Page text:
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Commercializing Stretchable Silicon Electronics
A Stretchy Sensing Tool for Surgery
Monday, March 7, 2011
By Katherine Bourzac
A new surgical tool covered in stretchable sensors could reduce the time required to map electrical problems in the heart from over an hour to just a few minutes. The tool could be one of the first commercial applications for an innovative method for making dense arrays of stretchable, biocompatible electronics using high-performance materials including silicon. The tool, which senses temperature and electrical activity, could also lead to better monitoring during other types of surgery, potentially reducing the rate of complications.
Putting such devices on a stretchy surface is not possible using conventional electronics manufacturing. The stretchable silicon electronics used were developed by John Rogers, professor of materials science and engineering at the University of Illinois at Urbana-Champagne and a cofounder of MC10, a startup that is commercializing the technology. Researchers at MC10 are leading the development of the catheters and are also developing the electronics for other applications.
The surgical tool has performed well in animal tests designed to mimic a disorder called atrial fibrillation. This results from electrical problems in the heart tissue around the pulmonary vein, which carries blood back to the heart from the lungs. The condition, in which the upper chambers of the heart quiver instead of beating, is seen in over 2 million Americans, and in 15 percent of all people who have strokes. Atrial fibrillation is difficult to control with drugs, and the drugs that are used, including blood thinners, can have serious side effects. But the problem can be corrected with surgery. First, surgeons map the source of the electrical problem with a probe, and then they knock out the electrical trouble spots by heating and damaging those tissues.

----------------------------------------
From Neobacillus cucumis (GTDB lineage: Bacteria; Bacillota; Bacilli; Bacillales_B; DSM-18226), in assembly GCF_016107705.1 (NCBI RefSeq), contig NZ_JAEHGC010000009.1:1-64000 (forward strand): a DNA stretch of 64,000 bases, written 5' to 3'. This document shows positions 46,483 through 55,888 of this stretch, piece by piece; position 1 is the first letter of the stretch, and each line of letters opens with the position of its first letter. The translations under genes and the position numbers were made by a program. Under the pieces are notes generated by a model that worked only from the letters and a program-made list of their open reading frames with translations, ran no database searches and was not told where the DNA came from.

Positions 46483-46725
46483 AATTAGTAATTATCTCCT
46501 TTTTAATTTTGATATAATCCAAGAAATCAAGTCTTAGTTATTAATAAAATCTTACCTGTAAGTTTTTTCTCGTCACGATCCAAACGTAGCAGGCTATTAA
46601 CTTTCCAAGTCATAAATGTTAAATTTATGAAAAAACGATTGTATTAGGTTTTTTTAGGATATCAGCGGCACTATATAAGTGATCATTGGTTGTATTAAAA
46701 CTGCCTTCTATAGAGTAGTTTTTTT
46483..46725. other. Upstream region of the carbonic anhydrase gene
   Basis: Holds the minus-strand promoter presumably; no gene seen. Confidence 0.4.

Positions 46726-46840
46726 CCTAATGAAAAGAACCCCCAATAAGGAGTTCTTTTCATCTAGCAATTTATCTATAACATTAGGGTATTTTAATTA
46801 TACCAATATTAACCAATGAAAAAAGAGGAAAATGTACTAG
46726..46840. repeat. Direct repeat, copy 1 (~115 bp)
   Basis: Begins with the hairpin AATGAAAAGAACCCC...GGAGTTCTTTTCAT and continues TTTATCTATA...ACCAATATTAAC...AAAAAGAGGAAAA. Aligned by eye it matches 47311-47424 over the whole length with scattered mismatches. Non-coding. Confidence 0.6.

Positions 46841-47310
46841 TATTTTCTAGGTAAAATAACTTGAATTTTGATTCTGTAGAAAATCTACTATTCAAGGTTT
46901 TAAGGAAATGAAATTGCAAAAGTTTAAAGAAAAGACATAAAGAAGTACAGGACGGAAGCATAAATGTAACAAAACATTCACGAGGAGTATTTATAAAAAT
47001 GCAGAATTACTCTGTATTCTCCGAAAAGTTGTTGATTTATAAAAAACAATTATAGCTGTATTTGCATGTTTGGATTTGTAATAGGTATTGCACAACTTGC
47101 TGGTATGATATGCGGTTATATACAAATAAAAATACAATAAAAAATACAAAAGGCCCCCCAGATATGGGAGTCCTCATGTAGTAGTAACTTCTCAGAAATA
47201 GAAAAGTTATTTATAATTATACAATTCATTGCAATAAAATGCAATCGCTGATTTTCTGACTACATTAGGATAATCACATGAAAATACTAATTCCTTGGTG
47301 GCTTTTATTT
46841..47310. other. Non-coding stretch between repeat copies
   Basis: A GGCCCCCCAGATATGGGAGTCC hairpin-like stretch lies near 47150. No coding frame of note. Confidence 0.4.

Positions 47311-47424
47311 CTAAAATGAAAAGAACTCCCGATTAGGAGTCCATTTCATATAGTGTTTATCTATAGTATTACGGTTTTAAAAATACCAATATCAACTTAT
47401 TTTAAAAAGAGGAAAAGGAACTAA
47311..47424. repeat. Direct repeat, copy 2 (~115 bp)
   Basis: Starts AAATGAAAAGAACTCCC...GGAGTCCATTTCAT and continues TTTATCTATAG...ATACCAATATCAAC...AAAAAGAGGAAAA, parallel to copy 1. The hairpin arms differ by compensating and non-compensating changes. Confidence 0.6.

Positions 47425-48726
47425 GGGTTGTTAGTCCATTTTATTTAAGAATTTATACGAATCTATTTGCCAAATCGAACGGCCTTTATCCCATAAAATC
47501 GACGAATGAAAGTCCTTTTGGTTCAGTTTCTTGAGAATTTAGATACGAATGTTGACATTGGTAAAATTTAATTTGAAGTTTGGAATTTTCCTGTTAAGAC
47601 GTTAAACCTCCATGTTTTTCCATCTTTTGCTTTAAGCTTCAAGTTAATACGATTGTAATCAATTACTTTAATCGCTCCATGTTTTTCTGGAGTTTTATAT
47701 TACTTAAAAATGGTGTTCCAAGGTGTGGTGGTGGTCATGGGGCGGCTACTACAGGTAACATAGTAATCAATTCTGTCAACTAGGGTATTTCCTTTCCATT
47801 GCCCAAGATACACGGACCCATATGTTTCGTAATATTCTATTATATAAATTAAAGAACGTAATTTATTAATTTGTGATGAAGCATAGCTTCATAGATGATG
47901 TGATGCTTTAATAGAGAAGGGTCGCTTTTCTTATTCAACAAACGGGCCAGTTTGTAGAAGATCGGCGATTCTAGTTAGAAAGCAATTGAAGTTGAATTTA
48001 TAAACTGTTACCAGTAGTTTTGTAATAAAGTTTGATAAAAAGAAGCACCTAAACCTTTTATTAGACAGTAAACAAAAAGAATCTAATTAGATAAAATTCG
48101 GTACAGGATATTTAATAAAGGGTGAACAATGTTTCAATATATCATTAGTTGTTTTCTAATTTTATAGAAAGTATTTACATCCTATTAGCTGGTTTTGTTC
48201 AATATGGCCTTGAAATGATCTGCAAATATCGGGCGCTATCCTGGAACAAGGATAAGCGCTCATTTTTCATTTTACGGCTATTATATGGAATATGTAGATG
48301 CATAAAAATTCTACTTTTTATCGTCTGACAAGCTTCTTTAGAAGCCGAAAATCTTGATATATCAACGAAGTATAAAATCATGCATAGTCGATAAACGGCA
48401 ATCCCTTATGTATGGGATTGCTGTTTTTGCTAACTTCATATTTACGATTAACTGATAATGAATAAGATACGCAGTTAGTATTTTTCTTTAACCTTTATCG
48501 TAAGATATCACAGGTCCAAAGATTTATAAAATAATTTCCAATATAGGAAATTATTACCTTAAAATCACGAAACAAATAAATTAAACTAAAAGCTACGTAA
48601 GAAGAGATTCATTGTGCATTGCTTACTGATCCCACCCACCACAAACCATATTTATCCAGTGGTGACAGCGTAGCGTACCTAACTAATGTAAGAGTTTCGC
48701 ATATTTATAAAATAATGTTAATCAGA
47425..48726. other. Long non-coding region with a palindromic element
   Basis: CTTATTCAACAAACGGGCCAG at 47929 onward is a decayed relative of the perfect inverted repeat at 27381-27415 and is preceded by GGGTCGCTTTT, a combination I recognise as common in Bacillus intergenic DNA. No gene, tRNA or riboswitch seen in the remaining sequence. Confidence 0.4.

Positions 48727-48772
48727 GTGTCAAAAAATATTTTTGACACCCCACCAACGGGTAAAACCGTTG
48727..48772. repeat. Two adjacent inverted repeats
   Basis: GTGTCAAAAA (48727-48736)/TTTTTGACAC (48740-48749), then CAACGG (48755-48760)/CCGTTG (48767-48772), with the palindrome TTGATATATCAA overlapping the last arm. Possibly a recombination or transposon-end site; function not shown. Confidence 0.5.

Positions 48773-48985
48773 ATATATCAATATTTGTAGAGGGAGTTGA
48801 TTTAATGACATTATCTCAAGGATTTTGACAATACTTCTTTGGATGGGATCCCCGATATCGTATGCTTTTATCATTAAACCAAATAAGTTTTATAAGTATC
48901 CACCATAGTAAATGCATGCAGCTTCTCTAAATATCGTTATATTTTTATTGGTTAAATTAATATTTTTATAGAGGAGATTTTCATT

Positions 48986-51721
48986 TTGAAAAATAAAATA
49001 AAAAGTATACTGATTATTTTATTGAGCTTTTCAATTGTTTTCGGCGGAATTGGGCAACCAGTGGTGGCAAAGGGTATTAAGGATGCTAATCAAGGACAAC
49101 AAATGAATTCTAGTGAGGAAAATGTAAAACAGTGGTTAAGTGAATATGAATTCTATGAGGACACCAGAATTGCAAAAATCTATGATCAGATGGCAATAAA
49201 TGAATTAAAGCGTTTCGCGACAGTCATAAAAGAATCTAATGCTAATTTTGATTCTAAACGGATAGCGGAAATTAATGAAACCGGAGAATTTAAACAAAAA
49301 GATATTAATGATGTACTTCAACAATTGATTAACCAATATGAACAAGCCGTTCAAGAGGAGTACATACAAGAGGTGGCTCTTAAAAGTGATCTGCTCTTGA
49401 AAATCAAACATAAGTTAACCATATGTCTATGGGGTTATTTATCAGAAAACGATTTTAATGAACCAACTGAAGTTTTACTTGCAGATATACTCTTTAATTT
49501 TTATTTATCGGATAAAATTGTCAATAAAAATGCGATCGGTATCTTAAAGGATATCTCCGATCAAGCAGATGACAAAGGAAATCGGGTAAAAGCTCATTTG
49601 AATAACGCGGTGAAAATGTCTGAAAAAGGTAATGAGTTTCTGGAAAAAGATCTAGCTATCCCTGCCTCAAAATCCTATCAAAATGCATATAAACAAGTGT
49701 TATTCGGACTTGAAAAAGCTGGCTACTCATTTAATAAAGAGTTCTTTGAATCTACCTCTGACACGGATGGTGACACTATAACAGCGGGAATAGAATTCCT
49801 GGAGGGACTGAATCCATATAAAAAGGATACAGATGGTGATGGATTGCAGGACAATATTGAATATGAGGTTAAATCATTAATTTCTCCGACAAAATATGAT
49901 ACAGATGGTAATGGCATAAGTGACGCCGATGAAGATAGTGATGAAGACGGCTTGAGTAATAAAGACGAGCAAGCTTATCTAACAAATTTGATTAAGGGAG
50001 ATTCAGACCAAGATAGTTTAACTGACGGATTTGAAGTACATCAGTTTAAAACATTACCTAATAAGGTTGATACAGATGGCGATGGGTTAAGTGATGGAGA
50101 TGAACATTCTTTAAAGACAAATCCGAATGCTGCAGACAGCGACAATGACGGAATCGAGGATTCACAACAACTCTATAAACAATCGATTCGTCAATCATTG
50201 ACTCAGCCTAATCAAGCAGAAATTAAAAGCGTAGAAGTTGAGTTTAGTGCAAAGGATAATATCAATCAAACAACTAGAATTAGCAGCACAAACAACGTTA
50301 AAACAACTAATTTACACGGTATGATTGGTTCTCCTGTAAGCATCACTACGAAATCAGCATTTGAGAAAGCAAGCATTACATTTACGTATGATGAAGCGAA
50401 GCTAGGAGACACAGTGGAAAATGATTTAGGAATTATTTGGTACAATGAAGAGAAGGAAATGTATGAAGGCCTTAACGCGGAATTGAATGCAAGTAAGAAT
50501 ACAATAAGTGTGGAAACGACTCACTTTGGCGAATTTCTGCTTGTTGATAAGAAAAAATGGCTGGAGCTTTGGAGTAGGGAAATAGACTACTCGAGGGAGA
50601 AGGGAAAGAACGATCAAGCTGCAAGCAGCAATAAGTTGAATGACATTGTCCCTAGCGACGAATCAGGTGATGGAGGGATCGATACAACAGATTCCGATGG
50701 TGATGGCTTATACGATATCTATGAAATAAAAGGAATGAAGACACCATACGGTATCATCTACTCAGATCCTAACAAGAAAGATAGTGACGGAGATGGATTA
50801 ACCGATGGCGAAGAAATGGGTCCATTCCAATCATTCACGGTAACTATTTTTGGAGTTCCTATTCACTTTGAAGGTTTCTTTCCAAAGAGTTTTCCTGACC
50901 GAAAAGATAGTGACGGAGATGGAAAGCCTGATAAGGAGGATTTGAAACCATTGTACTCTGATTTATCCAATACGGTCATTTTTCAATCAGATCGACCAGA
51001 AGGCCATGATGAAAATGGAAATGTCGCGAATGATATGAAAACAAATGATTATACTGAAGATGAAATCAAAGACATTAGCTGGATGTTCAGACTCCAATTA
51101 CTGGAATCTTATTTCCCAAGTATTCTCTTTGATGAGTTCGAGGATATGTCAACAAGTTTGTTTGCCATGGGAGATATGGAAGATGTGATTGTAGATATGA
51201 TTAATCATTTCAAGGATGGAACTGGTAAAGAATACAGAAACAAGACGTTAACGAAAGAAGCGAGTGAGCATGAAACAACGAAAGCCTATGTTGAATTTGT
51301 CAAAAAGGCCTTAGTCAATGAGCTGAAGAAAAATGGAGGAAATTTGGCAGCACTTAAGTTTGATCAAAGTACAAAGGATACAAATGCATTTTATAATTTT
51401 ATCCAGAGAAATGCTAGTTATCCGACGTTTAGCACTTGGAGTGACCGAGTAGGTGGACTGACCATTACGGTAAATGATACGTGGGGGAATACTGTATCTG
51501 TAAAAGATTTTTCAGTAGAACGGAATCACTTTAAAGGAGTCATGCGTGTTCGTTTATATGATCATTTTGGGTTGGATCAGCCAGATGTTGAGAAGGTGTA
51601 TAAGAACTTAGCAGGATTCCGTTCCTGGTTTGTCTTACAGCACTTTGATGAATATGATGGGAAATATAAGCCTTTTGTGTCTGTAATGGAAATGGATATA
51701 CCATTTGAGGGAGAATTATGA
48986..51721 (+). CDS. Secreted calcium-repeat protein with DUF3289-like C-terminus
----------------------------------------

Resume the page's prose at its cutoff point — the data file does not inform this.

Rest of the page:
The new multifunctional surgical tools could help speed this surgery, lowering the risk that something will go wrong.
Mapping electrical activity in heart tissue is conventionally done using a tool called a balloon catheter—a soft, inflatable probe fitted with one or two electrodes. The catheter is moved back and forth over the damaged tissue, taking thousands of electrical readings one at a time, and these become the basis for a map of electrical activity. But the process is time-consuming—in the case of some fibrillations it takes over an hour.